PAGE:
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CERN Summer Webfest

CERN Summer Student Webfest

Photo by Daniel Lombraña

The first weekend of August of 2012, CERN hosted the first Summer Student Webfest where physicists, designers, computer scientists and engineers worked together in a 48 hours marathon to create a set of amazing web applications prototypes involving physics and modern web technologies. CERN Restaurant 1

CERN Restaurant 1

The first day, different projects were presented so the students could decide in which one they wanted to participate. Some of the ideas were proposed by the organizers, but also some of the students came with really good suggestions. At the end the projects that were chosen to work over the 48 hours period were:

CERN Restaurant 1

Hacking on science!

One of the most repeated “memes” during this first day was that everyone wanted to  make as easy as possible the explanations about physics for the general public. As a consequence of this overlapping,  a huge team was created regarding the idea of explaining physics via a new Standard Model as one month ago the Higgs Boson discovery was announced at CERN.

The next 48 hours were amazing! The students arrived the Saturday morning around 10:00 am and they worked almost 48 hours non-stop in order to win the prize: a trip to the Mozilla Festival in London in November, courtesy of the Mozilla Foundation.

The event was free-form based, so some of the projects evolved during the event, and for example the mega-team around making more accessible physics for the public split themselves in two small teams that worked together in the Standard Model and a new awesome idea about creating a new web tool to create Feyman diagrams and use it to explain physics .

It is really difficult to tell you how amazing it was, so I “interviewed” each participant so they have to explain what they have done during the weekend and if they were enjoying the event. The following video (14 minutes long!) shows how people worked together in different teams and their projects. The video was recorded before the prize ceremony, so you can feel the pressure of not having enough time to improve a bit more their project .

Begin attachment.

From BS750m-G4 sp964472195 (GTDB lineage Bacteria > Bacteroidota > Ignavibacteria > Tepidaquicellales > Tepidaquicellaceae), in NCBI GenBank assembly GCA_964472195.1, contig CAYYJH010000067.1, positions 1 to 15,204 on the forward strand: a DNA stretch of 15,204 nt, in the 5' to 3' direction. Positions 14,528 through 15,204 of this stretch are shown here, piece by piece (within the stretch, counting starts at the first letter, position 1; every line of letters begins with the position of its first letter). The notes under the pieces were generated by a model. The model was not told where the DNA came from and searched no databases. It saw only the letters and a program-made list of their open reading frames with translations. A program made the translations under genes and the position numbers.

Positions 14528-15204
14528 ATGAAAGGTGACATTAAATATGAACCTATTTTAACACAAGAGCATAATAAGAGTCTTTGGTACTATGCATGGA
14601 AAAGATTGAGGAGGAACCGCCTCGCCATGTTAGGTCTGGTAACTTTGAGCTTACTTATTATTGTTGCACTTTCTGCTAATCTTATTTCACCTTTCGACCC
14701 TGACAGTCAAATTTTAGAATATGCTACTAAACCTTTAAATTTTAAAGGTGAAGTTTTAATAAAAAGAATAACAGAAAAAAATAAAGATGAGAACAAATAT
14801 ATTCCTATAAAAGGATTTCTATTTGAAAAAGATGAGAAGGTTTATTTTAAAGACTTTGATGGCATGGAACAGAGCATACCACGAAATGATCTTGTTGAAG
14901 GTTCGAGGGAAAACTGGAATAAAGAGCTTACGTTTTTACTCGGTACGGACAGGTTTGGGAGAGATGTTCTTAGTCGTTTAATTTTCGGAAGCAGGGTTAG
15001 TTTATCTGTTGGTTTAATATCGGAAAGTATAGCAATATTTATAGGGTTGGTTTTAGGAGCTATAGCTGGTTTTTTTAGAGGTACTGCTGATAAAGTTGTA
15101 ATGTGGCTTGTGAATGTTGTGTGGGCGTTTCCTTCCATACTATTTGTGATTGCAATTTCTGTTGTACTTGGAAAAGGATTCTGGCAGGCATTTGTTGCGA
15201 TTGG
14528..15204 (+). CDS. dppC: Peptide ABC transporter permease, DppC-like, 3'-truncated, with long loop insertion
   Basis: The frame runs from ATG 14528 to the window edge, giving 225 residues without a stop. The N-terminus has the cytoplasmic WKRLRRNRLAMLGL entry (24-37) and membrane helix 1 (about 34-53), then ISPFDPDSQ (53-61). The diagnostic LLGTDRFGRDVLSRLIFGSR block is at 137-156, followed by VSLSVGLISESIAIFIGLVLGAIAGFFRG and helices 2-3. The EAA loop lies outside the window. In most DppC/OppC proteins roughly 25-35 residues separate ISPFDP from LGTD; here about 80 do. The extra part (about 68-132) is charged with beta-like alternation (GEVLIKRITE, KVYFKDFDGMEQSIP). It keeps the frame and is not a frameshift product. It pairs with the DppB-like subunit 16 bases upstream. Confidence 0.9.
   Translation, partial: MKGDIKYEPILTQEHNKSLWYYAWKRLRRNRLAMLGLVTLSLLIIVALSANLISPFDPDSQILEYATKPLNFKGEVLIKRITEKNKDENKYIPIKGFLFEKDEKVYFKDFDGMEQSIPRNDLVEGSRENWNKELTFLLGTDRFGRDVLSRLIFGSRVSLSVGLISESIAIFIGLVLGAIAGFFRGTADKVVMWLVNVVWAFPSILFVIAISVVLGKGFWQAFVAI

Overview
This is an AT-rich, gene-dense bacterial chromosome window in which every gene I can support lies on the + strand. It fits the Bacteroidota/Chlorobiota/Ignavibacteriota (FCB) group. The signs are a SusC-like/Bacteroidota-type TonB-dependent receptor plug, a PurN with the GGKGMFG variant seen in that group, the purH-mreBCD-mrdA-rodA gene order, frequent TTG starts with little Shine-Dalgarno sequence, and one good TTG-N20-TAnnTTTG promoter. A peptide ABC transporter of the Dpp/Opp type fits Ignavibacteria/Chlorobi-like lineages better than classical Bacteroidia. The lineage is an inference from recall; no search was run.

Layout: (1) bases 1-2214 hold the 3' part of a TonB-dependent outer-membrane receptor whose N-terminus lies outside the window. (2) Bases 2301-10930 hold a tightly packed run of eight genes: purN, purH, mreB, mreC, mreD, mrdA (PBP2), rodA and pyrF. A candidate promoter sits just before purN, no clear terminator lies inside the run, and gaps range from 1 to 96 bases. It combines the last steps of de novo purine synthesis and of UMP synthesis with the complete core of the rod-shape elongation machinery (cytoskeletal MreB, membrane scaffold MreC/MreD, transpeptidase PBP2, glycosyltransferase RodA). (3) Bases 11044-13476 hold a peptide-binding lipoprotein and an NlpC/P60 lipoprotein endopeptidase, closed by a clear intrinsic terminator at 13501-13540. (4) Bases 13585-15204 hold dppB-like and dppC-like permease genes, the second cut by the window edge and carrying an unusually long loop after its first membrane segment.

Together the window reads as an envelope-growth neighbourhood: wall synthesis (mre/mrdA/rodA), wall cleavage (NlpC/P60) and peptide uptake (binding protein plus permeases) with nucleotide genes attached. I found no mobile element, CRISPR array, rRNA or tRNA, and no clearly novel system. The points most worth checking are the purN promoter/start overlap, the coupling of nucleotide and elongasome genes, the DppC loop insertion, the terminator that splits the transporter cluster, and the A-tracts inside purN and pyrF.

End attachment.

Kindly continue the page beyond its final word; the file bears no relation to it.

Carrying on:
The winning project was the ParticleQuest game (you can actually play it at a fork of the Mozilla’s Open Source game BrowserQuest.

The competition was really tough as the projects created really awesome applications, but the best part for me was seeing how these students got really involved in the event.

We asked the participants what they liked about the event and if they were happy. The mega-team basically summarized the event like this:

  • The event should start earlier, so we have more time to work on the project.
  • We have been able to self-organized ourselves without a supervisor!

Amazing!! Indeed all the participants loved the event. Just to give you an example: after the prize ceremony John Ellis gave a special talk about the State of the Higgs Address. A few minutes after the full event was over, the students started to organized themselves again to keep working in their respective projects.

Another interesting outcome from the event was that only a few designers joined, but they were key persons to the success of all the projects, as they actually helped in every project (special mention to Andre-Pierre Olivier for his help in almost every project!).

The source code of the projects is available in Github, so if you want to know what we actually did during those 48 hours, go to Github and enjoy it!

If you want to see more photos from the event check the album I’ve created with pictures from almost all the participants!

The event was co-organized by the Citizen Cyberscience Centre and the Peer 2 Peer University, and sponsored by the Mozilla Fondation and the Shuttleworth Fondation.